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If you’re thinking about doing some spring cleaning and lack the motivation or find yourself wondering, “how do I clean my bedroom in the Spring?” give these 19 fast and easy spring cleaning chores for the bedroom a try.
Our goal is to help you break items down into more manageable pieces, which should only take 5 minutes or less each, depending on the size and state of your bedroom. We also provide how-to instructions, helpful habits, and tips to make the cleaning process easier for you, now and in the future, or even just a regular old kitchen timer.
We also offer tips for those who might suffer from a bad back, hips, and joints, as well as individuals who might struggle to sit on their knees or to get up or down from the floor.
Always feel free to do them at your leisure, and don’t forget to bookmark us so you can come back to where you last left off.
In this post…
- What to Do
- What You’ll Need
- Tips to Get You Started and Motivated
- 5-minute Spring Cleaning Chores for the Bedroom
What to Do:
- Pick at least one out of these 19 spring cleaning chores for the bedroom and try to complete it in 5 minutes.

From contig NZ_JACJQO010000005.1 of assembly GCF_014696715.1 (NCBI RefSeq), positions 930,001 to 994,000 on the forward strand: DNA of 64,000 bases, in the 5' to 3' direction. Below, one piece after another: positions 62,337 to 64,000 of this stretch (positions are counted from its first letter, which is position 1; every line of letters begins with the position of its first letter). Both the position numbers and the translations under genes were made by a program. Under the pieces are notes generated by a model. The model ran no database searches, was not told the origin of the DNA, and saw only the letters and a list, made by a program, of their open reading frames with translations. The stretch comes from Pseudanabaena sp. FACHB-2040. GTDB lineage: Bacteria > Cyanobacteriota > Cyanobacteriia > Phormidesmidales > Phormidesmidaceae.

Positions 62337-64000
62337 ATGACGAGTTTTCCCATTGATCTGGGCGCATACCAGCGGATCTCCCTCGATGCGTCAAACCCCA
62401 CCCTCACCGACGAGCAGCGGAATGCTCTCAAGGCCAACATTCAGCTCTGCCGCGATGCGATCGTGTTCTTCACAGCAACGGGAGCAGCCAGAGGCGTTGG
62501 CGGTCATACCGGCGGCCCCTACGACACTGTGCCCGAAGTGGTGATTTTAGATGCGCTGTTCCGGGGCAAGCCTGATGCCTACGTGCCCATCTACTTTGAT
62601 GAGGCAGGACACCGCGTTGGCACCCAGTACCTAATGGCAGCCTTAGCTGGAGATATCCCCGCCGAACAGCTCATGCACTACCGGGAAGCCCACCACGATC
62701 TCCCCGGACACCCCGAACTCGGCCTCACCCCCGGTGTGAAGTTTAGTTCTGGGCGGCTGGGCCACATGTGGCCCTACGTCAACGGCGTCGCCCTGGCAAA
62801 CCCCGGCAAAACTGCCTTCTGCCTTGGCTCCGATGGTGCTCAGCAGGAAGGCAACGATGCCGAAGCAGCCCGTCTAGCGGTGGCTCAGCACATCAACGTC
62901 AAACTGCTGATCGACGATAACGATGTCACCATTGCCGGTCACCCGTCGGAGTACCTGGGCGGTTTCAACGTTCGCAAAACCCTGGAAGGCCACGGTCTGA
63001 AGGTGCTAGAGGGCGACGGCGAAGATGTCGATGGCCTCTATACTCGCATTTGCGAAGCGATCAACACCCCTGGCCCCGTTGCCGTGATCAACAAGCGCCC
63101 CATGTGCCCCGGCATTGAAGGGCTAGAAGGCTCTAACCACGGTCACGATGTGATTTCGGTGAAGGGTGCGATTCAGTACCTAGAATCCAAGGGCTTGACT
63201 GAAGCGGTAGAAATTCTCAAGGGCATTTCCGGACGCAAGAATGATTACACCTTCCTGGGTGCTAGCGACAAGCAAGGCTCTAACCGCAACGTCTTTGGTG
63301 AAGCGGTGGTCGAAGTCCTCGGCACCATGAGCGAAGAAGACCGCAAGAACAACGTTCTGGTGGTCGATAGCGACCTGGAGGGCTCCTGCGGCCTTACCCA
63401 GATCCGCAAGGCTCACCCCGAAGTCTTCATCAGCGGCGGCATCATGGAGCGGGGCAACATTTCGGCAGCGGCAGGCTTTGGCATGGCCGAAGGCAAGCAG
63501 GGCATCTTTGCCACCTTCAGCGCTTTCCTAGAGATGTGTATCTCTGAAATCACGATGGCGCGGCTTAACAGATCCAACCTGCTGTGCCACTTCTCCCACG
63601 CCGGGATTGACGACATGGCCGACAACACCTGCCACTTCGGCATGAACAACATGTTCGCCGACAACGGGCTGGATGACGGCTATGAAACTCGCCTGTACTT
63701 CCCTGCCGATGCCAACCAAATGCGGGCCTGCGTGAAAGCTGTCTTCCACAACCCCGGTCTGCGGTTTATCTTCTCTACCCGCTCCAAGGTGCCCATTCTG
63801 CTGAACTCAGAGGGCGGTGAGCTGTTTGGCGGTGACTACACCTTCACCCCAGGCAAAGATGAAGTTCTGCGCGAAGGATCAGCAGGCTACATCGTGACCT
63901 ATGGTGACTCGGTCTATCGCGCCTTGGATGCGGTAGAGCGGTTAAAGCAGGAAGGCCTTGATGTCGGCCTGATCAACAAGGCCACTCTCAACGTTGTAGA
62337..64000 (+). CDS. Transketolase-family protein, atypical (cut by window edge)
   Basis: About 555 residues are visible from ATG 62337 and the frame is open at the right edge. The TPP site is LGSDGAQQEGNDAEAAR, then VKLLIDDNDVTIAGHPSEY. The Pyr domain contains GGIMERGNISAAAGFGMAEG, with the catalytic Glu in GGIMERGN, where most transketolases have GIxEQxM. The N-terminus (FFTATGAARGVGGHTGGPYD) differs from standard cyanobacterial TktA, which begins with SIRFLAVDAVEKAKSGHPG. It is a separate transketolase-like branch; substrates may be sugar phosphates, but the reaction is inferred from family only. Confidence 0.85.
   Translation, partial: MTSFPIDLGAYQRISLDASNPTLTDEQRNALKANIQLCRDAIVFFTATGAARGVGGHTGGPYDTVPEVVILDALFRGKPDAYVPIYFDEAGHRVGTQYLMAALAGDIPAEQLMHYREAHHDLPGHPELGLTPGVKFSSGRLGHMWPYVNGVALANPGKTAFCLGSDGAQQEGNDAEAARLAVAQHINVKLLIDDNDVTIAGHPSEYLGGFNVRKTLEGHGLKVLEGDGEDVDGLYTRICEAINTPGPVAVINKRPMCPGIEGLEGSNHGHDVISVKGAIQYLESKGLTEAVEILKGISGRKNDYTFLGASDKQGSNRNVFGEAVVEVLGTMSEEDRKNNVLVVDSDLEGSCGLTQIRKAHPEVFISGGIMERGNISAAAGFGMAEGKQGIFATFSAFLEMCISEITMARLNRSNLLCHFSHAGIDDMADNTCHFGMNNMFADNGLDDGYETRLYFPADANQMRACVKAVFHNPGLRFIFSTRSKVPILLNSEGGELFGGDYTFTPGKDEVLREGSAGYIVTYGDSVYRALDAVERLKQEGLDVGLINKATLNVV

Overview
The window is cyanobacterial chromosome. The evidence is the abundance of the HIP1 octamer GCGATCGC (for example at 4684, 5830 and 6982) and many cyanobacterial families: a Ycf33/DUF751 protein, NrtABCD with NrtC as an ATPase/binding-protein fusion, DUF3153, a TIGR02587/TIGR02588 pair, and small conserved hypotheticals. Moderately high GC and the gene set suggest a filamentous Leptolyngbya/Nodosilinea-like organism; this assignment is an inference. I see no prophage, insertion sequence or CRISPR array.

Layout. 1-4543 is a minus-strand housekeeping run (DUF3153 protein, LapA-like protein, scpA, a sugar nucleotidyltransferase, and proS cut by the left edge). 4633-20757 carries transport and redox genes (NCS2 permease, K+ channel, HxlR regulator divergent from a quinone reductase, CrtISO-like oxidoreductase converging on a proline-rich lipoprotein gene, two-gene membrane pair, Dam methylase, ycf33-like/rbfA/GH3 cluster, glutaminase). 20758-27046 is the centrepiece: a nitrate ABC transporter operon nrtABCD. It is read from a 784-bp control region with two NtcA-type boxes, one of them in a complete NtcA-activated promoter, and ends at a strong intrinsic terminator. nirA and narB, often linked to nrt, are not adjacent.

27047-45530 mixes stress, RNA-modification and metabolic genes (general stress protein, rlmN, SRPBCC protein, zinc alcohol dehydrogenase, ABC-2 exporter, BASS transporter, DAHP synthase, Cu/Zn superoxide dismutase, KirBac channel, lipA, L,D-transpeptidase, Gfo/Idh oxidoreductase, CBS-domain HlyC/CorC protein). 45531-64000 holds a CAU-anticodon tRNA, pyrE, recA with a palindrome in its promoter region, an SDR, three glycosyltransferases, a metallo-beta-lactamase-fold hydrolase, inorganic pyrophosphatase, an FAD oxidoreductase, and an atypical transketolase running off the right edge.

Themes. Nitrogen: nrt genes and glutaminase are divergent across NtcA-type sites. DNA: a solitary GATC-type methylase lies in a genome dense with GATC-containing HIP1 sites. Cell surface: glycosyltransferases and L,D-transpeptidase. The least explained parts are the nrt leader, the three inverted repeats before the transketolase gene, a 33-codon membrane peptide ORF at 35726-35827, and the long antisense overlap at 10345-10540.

- Plan ahead by knowing what you’ll be working on as well as how you’ll be going about it.
- Prep the area with whatever you’ll need, such as a trash bin, donation box/bag, cleaning products, tools, step stool, duster, etc.
- Set a timer for five minutes or longer if desired.
- Try to clean without stopping or getting distracted.
- Clean as fast you’re able to move.
- Treat it as a game.
- Allow enough time to clean up after you’re finished, or opt to go 5 minutes longer before you begin.
- Whatever you don’t finish can be moved to the next day or even later in the day.
- If you want to go longer than 5 minutes, avoid going too long since the goal is to set more manageable timeframes.
- Try merging sessions. For instance, if you were to work in the kitchen, you could do a few drawers for 5 minutes and then work on the microwave and whatever else for another five.
What You’ll Need:
- Whatever items you’ll be using to clean.
- A timer.
- Anything that will help prevent extra trips (i.e., trashcan, step ladder, etc.).
- A donation bag (optional).
Tips to Get You Started and Motivated
1. Make It Entertaining!